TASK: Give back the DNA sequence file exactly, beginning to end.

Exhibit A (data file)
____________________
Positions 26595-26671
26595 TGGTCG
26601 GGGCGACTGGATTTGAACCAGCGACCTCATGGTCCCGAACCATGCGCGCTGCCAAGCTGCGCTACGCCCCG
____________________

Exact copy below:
Positions 26595-26671
26595 TGGTCG
26601 GGGCGACTGGATTTGAACCAGCGACCTCATGGTCCCGAACCATGCGCGCTGCCAAGCTGCGCTACGCCCCG